Hanging on the wall in the archives at Levi Strauss & Co.’s head office in San Francisco is a poster-size photo of denim-clad twentysomethings crammed together on a dairy farm in Bethel, N.Y., for a little festival that came to be known as Woodstock. “The joke is, you were either wearing blue jeans or you were naked,” says in-house archivist Laura O’Hara of the de facto dress code for the iconic ’69 music festival. Fifty years later, festival fashion hasn’t really changed. Denim cut-offs, jackets and jeans abound, both onstage—here’s looking at you, Beyoncé—and off.

“Music chose Levi’s,” says Karyn Hillman, chief product officer for the brand at its annual pool party-cum-denim customization extravaganza (tie-dye, screen printing, embroidery) held during Coachella. “It symbolizes freedom and anti-establishment and a little rebellious style.”


Personalization is a key part of that mystique. Consider the heavily bedazzled custom denim getups worn by pop bands like *NSYNC in the early noughties, Janet Jackson’s floor-length patchwork denim skirt in her “Someone to Call My Lover” music video or the studded vests of punk rockers. It’s also brand sanctioned, which, as Hillman points out, is a rarity.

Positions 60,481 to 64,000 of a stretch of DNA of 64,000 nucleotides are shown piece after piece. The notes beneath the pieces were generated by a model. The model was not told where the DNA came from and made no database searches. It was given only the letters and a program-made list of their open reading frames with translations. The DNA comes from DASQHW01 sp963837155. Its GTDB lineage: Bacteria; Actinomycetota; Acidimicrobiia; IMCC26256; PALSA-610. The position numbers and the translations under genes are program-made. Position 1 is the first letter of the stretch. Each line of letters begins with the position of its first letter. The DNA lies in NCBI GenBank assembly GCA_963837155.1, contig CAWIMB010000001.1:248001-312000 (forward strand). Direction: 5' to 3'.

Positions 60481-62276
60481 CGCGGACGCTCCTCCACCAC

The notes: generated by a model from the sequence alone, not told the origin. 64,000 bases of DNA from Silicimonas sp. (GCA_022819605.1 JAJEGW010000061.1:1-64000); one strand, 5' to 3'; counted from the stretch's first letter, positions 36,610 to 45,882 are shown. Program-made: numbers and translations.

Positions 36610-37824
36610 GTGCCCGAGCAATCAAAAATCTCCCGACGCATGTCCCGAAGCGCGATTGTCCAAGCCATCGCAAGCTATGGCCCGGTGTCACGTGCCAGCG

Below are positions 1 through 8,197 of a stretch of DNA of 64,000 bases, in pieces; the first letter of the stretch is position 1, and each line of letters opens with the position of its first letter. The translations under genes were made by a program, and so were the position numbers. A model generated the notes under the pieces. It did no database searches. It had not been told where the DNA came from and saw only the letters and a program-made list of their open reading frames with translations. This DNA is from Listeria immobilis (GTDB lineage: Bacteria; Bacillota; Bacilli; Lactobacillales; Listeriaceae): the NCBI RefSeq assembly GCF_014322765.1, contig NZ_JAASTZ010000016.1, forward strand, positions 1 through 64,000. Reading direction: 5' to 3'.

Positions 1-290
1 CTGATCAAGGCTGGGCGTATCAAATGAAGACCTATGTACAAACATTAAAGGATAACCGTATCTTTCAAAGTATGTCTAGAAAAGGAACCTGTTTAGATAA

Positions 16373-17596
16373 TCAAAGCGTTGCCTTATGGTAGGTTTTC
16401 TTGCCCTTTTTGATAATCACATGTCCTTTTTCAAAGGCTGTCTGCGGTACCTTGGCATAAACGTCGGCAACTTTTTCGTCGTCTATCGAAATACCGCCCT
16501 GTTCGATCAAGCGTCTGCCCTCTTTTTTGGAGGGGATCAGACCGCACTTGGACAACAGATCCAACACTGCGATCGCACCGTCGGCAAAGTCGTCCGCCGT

“You don’t buy a down coat and say ‘Let’s go get it customized,’” she says. Levi’s encourages it: At tailor shops within its retail stores, customers can swap out buttons and add patches and other finishes. The Coachella fittings also function like a design lab, says Hillman, who questions guests about their denim preferences. “If I notice they are starting to repeat answers, I’ll say, for example, ‘I think we need to open up the leg of the shorts next time’ because it looks like something they would love.”

Levi’s Ribcage denim, the brand’s highest-ever rise and a favourite at this year’s fittings, was partially inspired by customers who tailored vintage oversized 501s for a snug fit up top. They come in cropped, straight and flared variations. The result is an elongating jean that’s flattering in all the areas you want it to be, worn at Coachella or beyond.

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A version of this article appeared in the Summer 2019 issue of ELLE Canada. Subscribe now.